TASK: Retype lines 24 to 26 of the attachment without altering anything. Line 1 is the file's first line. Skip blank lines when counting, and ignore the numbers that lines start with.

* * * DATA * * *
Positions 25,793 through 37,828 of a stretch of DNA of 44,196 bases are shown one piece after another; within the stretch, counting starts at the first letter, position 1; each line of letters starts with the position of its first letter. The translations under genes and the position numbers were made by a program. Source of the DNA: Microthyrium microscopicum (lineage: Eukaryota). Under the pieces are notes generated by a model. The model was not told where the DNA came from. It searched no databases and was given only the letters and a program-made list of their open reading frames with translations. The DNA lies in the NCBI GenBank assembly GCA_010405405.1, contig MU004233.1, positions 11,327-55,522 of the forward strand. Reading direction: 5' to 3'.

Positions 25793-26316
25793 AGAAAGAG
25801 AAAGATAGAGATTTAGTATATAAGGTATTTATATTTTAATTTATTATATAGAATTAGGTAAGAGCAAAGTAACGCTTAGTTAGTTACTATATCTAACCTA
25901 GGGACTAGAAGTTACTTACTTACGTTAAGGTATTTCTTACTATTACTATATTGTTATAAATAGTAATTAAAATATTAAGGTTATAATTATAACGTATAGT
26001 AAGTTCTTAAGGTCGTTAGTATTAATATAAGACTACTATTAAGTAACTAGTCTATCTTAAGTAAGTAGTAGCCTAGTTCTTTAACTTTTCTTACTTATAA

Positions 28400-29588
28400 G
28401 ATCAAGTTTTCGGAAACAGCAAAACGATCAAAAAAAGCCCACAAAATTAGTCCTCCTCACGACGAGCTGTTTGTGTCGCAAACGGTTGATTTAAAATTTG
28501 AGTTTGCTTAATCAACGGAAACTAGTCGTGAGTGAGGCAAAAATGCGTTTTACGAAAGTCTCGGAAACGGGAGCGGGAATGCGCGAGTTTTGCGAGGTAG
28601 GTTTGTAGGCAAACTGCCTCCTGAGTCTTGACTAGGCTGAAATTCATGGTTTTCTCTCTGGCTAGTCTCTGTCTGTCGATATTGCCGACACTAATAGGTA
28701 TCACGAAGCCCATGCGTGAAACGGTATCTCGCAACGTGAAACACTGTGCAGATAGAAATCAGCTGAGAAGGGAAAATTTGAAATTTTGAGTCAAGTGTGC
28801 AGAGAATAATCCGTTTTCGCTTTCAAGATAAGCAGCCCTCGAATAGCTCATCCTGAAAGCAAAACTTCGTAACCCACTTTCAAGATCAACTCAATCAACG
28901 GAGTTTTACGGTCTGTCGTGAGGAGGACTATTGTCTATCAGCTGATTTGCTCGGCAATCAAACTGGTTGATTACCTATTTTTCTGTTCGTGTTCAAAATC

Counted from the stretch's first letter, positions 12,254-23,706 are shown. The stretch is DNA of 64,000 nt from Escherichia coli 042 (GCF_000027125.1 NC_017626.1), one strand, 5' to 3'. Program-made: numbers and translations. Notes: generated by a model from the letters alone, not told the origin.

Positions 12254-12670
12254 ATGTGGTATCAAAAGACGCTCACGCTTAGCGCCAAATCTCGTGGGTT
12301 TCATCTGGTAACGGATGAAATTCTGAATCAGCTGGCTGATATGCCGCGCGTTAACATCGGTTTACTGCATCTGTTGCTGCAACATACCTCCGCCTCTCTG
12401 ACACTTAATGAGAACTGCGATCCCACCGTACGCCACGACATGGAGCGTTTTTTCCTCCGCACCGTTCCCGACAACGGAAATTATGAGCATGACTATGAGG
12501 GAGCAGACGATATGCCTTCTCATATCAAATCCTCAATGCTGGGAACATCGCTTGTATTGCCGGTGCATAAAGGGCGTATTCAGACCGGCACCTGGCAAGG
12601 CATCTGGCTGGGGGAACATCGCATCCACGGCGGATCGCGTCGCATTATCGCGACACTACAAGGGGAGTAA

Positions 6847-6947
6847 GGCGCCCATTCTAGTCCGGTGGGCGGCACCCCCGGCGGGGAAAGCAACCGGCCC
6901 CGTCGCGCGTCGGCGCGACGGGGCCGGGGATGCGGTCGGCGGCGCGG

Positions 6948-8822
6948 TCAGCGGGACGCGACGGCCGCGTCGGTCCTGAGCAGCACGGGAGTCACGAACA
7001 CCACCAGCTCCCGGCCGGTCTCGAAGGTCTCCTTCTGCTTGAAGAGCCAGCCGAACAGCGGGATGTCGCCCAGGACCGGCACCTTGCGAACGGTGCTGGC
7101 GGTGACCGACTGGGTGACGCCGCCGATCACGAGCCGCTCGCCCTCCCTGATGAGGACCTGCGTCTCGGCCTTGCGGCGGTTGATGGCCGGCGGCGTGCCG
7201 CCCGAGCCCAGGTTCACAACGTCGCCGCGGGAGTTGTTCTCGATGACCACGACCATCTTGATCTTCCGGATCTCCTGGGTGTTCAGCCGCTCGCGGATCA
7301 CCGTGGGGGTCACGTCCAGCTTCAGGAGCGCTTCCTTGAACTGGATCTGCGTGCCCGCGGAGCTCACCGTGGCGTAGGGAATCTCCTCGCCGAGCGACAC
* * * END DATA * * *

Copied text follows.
6901 CGTCGCGCGTCGGCGCGACGGGGCCGGGGATGCGGTCGGCGGCGCGG

Positions 6948-8822
6948 TCAGCGGGACGCGACGGCCGCGTCGGTCCTGAGCAGCACGGGAGTCACGAACA